In Wales, 44% of our country will be represented by 3 MPs under the proposed changes. The constituency that is currently the largest in England and Wales is set to be enlarged, meaning the travel time from one end to the other would be roughly two hours by car; four by public transport. Costs saved by cutting the number of MPs could easily be spent in getting them around their new constituencies to be able to do their jobs properly. Will MPs expenses be increased in line with the new demands on their posts (and by expenses I mean the ones that actually facilitate their work, rather than those that pay for duck houses)? No word on this yet. And whilst allowances for travel and admin can be increased, travelling vast distances also takes time – something no government has control over and has very real limits: there are only so many hours in the day.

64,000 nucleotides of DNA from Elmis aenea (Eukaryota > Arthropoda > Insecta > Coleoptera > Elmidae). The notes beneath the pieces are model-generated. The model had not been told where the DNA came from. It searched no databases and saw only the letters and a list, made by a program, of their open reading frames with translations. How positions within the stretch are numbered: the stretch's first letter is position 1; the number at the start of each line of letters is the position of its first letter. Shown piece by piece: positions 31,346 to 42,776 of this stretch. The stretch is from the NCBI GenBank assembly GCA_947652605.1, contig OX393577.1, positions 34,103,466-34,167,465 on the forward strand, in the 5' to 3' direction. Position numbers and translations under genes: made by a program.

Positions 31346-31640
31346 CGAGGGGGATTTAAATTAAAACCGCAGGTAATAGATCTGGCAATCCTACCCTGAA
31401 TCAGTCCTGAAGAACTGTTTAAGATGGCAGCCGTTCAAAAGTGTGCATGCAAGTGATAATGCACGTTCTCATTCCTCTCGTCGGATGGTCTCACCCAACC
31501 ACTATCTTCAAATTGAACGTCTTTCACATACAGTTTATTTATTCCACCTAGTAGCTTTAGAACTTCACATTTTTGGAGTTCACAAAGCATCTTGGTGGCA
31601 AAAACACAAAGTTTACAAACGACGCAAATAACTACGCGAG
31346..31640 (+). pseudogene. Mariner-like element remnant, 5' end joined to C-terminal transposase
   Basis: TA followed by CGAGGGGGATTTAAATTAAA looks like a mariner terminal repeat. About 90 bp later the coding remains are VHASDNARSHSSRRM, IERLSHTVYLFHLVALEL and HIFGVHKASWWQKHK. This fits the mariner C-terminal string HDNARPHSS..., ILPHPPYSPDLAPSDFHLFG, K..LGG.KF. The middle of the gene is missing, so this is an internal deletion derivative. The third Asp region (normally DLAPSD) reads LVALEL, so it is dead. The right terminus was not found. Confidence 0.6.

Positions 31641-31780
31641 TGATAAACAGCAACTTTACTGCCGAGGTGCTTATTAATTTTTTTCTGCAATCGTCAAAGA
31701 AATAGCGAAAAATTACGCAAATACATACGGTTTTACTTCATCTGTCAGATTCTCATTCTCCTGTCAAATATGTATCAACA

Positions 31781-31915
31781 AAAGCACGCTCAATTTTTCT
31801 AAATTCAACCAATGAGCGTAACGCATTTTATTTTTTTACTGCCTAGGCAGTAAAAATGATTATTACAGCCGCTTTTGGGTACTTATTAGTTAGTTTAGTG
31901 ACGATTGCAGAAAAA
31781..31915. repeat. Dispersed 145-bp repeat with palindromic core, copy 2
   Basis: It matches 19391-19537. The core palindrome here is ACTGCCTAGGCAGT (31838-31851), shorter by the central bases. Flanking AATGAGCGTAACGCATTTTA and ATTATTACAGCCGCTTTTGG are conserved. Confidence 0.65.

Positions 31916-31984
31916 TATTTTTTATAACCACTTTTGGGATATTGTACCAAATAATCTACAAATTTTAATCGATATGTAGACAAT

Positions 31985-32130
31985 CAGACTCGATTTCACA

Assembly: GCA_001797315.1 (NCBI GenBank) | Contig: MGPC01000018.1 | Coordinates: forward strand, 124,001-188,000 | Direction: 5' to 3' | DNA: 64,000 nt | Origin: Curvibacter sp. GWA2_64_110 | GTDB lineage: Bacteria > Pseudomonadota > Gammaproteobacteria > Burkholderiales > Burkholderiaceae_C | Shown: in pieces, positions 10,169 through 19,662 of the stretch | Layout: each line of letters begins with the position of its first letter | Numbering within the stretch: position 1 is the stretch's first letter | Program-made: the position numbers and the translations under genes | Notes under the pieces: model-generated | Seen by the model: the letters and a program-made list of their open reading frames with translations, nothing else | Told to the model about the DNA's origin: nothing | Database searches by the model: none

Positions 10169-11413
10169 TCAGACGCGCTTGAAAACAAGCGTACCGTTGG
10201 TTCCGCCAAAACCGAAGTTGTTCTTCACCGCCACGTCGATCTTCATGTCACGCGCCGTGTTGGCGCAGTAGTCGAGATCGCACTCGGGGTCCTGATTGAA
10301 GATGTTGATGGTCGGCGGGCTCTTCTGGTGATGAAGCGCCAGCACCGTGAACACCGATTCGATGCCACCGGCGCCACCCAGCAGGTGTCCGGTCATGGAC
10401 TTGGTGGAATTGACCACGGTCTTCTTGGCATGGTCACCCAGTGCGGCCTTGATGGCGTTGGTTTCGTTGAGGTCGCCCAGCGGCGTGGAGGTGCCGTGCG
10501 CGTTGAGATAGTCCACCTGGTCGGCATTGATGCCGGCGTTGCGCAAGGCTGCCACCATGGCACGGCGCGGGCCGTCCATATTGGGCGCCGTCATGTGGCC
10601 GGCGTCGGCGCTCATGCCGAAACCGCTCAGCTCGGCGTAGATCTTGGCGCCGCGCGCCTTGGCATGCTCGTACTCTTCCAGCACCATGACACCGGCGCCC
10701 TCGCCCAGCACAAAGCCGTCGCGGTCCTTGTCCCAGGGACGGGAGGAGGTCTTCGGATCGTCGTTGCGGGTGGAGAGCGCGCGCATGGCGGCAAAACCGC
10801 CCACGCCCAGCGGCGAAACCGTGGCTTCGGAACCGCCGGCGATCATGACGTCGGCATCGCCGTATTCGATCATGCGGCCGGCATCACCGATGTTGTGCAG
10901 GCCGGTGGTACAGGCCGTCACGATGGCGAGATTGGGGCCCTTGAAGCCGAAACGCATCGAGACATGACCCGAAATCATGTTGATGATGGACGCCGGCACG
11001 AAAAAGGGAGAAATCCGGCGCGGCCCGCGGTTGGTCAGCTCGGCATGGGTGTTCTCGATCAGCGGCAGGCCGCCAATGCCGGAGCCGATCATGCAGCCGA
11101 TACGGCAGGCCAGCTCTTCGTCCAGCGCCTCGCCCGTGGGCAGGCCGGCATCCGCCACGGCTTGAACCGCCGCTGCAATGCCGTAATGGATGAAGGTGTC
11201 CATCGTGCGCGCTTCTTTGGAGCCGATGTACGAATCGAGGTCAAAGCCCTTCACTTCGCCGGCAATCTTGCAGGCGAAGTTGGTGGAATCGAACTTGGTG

It will, particularly for those in rural areas – of which there are a larger proportion in Wales than in England – mean less available MPs, less contact time, less connection with our representatives. It will make a connection, that I would argue is already far too limited, far poorer. Rural areas, despite having unique issues and requiring vastly different approaches, will also have fewer voices in the House of Commons – fewer people in a system where majority-rule rules naturally lead to less legislation benefiting those communities. There is a danger of urban areas dominating political discourse.